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Alan Arkin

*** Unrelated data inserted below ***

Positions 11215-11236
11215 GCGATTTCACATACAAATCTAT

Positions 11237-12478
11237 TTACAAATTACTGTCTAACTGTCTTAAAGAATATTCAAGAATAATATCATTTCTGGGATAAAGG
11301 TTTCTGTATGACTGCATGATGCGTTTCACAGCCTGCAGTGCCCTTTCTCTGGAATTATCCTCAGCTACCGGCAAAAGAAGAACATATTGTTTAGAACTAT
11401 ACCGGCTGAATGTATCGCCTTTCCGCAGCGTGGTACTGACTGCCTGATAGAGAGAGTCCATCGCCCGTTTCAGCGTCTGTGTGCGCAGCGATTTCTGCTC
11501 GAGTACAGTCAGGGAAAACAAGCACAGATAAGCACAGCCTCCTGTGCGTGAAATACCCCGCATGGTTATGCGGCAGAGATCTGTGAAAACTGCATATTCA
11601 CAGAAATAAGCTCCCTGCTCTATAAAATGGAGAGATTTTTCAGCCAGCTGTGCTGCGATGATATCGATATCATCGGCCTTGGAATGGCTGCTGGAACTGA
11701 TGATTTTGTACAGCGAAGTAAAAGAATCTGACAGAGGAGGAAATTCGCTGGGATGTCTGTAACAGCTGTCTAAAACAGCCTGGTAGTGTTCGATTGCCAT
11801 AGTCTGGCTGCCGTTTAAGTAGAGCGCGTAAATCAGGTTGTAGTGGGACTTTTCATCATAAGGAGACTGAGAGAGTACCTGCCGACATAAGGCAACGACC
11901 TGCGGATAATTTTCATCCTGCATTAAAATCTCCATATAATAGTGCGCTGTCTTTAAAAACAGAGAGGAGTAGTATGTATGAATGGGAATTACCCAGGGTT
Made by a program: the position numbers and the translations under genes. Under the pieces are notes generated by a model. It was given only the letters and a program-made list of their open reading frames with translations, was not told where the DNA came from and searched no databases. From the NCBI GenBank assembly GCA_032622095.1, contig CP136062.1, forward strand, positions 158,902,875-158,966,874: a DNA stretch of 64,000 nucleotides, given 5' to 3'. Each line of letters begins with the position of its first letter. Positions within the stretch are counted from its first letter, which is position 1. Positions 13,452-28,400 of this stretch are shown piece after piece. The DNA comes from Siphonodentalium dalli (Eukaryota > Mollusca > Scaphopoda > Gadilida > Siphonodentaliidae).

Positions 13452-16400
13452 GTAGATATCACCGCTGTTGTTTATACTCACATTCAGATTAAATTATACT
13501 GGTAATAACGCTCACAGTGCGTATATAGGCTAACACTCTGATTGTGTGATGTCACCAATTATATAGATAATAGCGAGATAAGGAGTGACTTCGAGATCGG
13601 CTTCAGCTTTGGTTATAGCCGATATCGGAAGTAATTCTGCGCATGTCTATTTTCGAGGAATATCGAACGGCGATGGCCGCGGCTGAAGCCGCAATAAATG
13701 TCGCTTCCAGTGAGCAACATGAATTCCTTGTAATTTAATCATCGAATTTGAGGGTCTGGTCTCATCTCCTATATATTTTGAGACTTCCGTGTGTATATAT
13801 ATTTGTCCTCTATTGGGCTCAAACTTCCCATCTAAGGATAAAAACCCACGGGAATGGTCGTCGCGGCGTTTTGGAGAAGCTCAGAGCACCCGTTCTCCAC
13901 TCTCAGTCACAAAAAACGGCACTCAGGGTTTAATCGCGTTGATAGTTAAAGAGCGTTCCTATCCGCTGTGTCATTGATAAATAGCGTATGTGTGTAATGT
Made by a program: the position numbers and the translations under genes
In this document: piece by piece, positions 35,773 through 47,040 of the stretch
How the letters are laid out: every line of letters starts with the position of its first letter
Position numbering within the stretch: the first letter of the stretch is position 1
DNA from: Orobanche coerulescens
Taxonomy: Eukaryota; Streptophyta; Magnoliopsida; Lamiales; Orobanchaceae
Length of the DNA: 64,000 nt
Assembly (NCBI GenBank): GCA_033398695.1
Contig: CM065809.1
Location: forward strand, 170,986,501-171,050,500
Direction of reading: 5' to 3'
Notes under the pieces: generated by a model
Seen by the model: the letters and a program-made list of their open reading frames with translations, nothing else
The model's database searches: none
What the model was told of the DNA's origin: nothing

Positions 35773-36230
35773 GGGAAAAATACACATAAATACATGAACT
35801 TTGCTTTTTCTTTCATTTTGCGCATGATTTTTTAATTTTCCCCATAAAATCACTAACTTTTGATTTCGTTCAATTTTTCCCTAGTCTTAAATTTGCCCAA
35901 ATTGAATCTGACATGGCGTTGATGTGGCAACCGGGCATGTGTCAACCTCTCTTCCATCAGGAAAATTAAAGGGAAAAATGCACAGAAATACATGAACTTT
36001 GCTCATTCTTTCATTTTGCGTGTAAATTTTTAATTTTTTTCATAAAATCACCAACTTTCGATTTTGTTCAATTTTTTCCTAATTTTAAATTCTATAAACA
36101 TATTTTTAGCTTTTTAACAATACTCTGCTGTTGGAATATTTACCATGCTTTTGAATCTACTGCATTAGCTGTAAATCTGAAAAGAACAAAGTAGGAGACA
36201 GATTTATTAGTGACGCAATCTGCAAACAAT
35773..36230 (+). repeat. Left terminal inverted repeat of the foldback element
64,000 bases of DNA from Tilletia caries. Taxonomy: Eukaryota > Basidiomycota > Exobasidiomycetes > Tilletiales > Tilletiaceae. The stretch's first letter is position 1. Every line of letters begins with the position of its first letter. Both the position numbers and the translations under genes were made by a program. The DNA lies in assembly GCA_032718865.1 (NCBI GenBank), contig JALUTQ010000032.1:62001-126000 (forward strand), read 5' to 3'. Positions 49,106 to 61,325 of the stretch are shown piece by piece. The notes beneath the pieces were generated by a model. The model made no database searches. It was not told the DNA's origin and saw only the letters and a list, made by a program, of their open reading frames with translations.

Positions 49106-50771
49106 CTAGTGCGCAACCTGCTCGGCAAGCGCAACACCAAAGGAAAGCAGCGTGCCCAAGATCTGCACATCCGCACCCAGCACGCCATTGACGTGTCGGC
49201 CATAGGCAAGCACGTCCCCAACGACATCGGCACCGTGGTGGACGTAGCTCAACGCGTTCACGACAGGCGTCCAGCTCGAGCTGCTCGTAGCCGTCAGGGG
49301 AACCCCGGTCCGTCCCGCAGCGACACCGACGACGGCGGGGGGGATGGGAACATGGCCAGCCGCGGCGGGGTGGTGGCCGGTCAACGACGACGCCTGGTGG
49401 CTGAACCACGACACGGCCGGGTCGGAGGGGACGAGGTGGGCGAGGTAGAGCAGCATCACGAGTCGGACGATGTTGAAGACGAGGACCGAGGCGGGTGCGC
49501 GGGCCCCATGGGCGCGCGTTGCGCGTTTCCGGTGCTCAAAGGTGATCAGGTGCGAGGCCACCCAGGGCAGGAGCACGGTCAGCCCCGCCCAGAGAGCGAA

Alan Arkin has long been recognized as an actor of great talent and versatility on stage, screen and television. He won the 2007 Academy Award for Best Supporting Actor, the 2007 BAFTA Award for Best Supporting Actor, the 2007 Best Motion Picture Cast Performance by the SAG Awards and the 2007 Independent Spirit Award for Best Supporting Male for his performance in Little Miss Sunshine. Alan recently completed filming The Change Up directed by David Dobkin playing Ryan Reynolds' father for Universal Pictures as well as The Muppets for Disney Studios. Born in N.Y., Alan launched his career with Chicago's improvisational revue, "Second City." This led to his first part on Broadway, the lead in Carl Reiner's play Enter Laughing, for which he won a Tony Award. The following year he appeared again on Broadway in Murray Schisgal's hit, LUV. In 1998, he directed, starred and co-wrote with Elaine May, the hit production of Power Plays at the Promenade Theatre. Alan began directing for the stage with the much acclaimed Eh?, starring Dustin Hoffman, at the Circle in the Square. He then won an Obie for directing Jules Feiffer's Little Murders, followed by Feiffer's The White House Murder Case, all three of which kept the Circle in the Square tied up for several years. These productions were followed by The Sunshine Boys, on Broadway, Rubbers and Yanks Three, at The American Place Theater, Joan of Lorraine, at the Hartman in Stamford, The Sorrows of Stephen, at the Burt Reynolds Theatre, starring his son, Adam, and Room Service, at the Roundabout in New York. Alan's first feature, The Russians Are Coming, The Russians Are Coming, earned him a Golden Globe Award for Best Actor, as well as an Oscar nomination. He received a second Oscar nomination, and the New York Critic's Award, for his performance in The Heart is a Lonely Hunter. A second New York Critic's Award followed for his role in Hearts of the West. His other films have included City Island; Sunshine Cleaning; The Private Lives of Pippa Lee; Thirteen Conversations About One Thing; Slums of Beverly Hills; , Grosse Pointe Blank; Glengary Glenn Ross; Jakob the Liar; Gattaca; America's Sweethearts; Edward Scissorhands; Little Murders (which he also directed); Catch 22; The In-Laws; Havanna; Four Days in September; Mother Night; Joshua Then and Now; The Novice; Noel and Steal Big Steal Little. His film, The Convincer, directed by Jill Sprecher, will premiere in Sundance 2011. He has written and directed two short films, T.G.I.F. and People Soup. The first opened the New York Film Festival, and the latter received an Oscar nomination for Best Short Subject. Alan starred in the highly acclaimed A&E series 100 Centre Street, written and directed by Sidney Lumet. Other television appearances include his Emmy-nominated performances in Pentagon Papers for the FX network and Escape From Sobibor. He guest starred as the father of his real-life son, Adam Arkin, on Chicago Hope, which earned him yet another Emmy nomination and he also appeared in Showtime’s Varian’s War. Alan directed the television adaptation of the Broadway play Twigs, with Carol Burnett, and The Visitor, with Jeff Daniels, Swoozie Kurtz and Julie Haggerty, which won multiple international awards. When not occupied as an actor or director, Arkin is likely to devote his time to music or writing. He has written several books including eight children's books, the latest children’s book entitled Tony's Hard Work Day. An earlier work, The Lemming Condition, has sold steadily for thirty years, and was honored by The Book Sellers of America by being placed in the White House Library. In March 2011 to unanimous rave reviews Alan released his memoir entitled "An Improvised Life," published by DaCapo Press.